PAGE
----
In the early 1970’s a number of solicitors, concerned that the growth in the profession had led practitioners to become more isolated, set up the SAS. It was a bold step and ahead of its time, and anticipated similar schemes subsequently established by other professions. The scheme aimed to build on what was already in place in many communities – experienced solicitors offering help, guidance and advice to those colleagues in difficulties. Solicitors who were experts in their field were persuaded to join its panel. Confidentiality between panel members and their solicitor clients was guaranteed and the first consultation was always free of charge.
More than 40 years later, the SAS now has approximately 80 members on its panel. Its aims, however, remain the same – to offer expert, confidential advice to fellow solicitors, their families and employees, on any problem troubling them, whether personal or professional.
The first consultation remains free of charge and thereafter the member will discuss any appropriate remuneration with the person seeking help. There is no obligation to retain the panel member who gave you advice, you are free to instruct any solicitor of your choice.
The Objects Clause of the Scheme states:
“The SAS aims to serve the solicitors’ profession by providing solicitors and their staff with initial independent and confidential advice and assistance in respect of professional, business or personal problems. In doing so it seeks to enable individuals requiring help to resolve their problems.”
In this section you will find guidance relating to a number of the more common problems regarding which users of the SAS frequently require assistance.
(Practice issues, COLP/COFA issues, Authorisation Issues)
(Practicing Certificate issues & conditions, Self Reports, SRA investigations, SDT referrals, and breaches of the accounts rules)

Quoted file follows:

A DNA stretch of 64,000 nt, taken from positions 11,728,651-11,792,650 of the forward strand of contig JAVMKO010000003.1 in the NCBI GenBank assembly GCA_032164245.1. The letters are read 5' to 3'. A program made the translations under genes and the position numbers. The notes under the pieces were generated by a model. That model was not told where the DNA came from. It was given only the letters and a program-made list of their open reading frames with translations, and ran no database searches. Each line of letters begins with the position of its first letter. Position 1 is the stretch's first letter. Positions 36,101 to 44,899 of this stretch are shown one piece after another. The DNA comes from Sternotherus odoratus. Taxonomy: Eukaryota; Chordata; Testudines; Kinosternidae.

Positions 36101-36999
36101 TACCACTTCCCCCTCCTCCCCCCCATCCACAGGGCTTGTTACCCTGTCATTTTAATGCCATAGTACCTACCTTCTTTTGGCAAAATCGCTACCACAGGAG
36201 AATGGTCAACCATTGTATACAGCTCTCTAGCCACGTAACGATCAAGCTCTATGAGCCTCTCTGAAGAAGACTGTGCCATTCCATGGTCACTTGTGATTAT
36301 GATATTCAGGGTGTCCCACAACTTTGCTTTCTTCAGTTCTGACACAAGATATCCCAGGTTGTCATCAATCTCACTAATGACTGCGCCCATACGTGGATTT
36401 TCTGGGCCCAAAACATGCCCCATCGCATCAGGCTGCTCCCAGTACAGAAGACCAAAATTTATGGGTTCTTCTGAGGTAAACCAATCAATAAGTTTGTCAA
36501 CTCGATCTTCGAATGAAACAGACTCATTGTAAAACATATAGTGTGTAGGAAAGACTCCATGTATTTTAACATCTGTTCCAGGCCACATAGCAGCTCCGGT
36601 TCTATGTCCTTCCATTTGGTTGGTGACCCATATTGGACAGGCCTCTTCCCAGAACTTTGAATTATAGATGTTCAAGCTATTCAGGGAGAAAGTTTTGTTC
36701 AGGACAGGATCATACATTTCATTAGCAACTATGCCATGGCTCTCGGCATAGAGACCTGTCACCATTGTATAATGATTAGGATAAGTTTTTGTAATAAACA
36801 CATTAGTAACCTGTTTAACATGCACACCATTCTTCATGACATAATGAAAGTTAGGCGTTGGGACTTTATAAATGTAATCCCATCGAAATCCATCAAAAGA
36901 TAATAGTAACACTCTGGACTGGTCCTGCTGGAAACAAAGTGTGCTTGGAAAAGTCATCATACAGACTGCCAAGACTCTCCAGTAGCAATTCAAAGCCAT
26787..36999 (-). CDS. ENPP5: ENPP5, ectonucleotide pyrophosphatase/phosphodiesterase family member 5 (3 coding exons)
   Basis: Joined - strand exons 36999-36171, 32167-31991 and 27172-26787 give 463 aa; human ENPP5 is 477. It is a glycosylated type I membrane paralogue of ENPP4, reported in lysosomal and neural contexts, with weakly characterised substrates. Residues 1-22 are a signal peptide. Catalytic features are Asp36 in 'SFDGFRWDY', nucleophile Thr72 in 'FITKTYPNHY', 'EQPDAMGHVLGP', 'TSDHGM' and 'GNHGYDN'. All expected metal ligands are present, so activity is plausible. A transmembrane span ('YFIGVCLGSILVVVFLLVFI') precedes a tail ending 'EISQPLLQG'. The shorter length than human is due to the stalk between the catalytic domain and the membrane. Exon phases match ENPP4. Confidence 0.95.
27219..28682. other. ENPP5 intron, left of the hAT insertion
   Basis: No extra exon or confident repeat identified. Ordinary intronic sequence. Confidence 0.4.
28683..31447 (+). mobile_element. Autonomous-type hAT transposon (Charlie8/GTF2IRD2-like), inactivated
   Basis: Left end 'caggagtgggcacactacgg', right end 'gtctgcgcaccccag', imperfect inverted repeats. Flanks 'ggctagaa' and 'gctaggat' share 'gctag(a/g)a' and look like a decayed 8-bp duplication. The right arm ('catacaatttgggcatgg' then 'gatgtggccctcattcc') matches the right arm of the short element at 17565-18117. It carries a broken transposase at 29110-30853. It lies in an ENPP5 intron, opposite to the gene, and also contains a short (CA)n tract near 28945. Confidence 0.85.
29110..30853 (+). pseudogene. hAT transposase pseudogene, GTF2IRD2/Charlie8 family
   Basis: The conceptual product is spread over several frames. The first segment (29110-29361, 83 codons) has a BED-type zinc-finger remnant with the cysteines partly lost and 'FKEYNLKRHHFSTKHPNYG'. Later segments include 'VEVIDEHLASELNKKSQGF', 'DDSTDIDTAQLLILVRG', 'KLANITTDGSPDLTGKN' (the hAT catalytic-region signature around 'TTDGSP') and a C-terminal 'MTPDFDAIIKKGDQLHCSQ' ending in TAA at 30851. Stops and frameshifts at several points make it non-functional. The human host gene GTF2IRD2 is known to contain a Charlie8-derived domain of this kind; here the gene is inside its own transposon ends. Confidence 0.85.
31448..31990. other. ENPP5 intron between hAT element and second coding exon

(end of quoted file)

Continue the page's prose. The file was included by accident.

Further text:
Fraud & Crime
Voluntary Closures or disposals of practice
Complaints & Negligence
SAS members are available in most areas of the country, but in any event are always available to give advice over the telephone to those who prefer not to have to deal with someone who is local or on a face to face basis.
We would encourage you to contact the panel member of your choice, direct. Should you wish to do so you can either click here on the panel members tab on this web site, which will provide details and experience of individual members or you can print off and use the pdf of our panel member leaflet which can be found here..
Although there is a general feeling that the rule breakers and the dishonest should be left to their fate, the philosophy of SAS is that all solicitors, their families, and members of their staff who have a professional or personal problem should at least have available one hour’s free time to discuss their problem with a SAS member, even if the only proper advice that can be given is that they should report themselves! It should also be appreciated that SAS members deal with many matters other than misconduct and breach of the rules.
The philosophy of SAS is that it has a valuable, preventative function that will enable solicitors to seek guidance at a very early stage before a breach or contravention either occurs or becomes more serious, It offers the individual the opportunity of avoiding the serious consequences that could arise if either the Solicitors Regulation Authority and/or the Solicitors Disciplinary Tribunal become involved.
Taking advice from a SAS member does not mean that you are obliged to retain that solicitor and you are free to instruct any solicitor of your choice.
The SAS does have a complaints procedure if for any reason a complaint has to be made, please contact us.